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  • Eden Wong

Black Owned Business Spotlight: Telfar

Hi, Everyone,

This week I’m highlighting another, more popular black-owned business!

Watch out Gucci, Telfar is the new up-and-coming designer bag that is both cute and affordable! As Oprah listed Telfar bags on her 2020 list of favorite things, Telfar bags have definitely earned their “luxury” tag. If Oprah’s not enough for you, celebrities like Solange, Bella Hadid, A$AP Ferg and many more have been photographed out and about with their Telfar bags. Although considered “luxury,” compared to other designer brands, such as Gucci or Louis Vuitton, Telfar bags are considerably more affordable. Their three different bags range from $150 to $257. In addition to their most renowned bags, Telfar sells a variety of apparel, accessories, shoes and jewelry!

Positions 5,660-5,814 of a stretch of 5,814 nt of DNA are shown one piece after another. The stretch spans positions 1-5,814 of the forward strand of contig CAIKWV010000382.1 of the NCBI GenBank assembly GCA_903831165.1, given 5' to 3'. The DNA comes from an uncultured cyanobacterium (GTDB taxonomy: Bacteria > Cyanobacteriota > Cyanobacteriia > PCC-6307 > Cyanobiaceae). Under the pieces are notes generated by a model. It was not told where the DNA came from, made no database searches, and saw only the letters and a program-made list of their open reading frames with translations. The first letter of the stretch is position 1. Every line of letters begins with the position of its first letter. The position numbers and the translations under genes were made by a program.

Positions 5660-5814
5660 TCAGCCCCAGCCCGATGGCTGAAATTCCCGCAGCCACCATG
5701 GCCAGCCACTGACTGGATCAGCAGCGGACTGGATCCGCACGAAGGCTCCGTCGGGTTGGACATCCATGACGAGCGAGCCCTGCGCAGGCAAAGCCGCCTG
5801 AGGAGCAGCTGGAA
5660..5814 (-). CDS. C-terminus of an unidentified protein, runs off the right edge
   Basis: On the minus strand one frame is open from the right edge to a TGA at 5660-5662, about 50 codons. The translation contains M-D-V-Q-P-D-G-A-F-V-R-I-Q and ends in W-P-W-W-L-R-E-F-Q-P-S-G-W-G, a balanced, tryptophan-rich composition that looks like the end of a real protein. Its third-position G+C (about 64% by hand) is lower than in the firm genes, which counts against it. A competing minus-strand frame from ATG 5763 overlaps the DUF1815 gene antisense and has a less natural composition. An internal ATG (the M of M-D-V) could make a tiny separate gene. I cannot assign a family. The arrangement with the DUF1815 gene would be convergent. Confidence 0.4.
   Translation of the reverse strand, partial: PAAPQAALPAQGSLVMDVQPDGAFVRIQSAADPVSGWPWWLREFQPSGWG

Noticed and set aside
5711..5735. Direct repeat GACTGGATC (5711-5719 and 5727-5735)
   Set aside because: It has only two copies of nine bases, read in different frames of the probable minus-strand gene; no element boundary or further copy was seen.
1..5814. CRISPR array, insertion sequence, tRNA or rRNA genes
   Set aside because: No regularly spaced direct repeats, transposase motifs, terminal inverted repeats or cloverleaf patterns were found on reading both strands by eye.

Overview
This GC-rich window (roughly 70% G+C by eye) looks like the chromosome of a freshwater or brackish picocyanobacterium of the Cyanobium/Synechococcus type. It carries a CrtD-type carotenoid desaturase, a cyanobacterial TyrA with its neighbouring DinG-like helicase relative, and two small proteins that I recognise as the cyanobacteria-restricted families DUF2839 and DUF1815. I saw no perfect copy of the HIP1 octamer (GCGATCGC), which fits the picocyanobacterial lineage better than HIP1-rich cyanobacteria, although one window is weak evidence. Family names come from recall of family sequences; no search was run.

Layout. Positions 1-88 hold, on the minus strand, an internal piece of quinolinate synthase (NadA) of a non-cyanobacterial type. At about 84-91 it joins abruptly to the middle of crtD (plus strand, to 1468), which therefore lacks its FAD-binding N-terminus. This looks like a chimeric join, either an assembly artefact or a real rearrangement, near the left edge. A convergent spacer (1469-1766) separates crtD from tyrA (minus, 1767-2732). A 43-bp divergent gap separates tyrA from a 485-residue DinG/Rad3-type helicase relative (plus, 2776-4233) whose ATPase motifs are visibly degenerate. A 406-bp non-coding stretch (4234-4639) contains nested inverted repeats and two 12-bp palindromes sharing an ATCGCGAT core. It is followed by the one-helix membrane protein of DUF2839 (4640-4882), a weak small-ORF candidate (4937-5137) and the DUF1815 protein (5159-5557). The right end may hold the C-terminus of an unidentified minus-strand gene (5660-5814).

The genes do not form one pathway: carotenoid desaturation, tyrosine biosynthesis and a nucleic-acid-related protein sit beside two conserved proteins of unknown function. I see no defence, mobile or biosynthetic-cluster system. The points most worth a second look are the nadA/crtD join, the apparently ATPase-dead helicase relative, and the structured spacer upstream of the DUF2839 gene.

At just 35 years old, gay, Liberian-American designer Telfar Clemson, who grew up in Queens, New York, gives Telfar its inclusive message, “It’s not for you; it’s for everyone.” His message separates Telfar from other designer brands that historically cater to more affluent, typically white customers. According to the “Business of Fashion”, Telfar Clemson founded Telfar in 2005 when his customers most commonly resided in predominantly black neighborhoods. Telfar grappled with finding business in the beginning, but eventually Telfar achieved its first feature in “Vogue” in 2015. From there, Telfar’s customer radius grew wider, and throughout its growth, it remained true to its all-inclusive message. In the following years, Telfar gained collaborations with brands such as Gap, Budwiser, White Castle, Ugg and Converse. In 2019 and 2020, Telfar gained a lot more popularity around the election season when the call for companies to speak out against social injustices was at its peak. When more and more companies expressed their new ideas for change, Telfar already was the change with its all inclusive message. So, if you’re looking for a new bag for the summer, Telfar definitely is the way to go! As Telfar’s creative director Babak Radboy says, “We don't have to express the idea of change because we represent the idea of change.”




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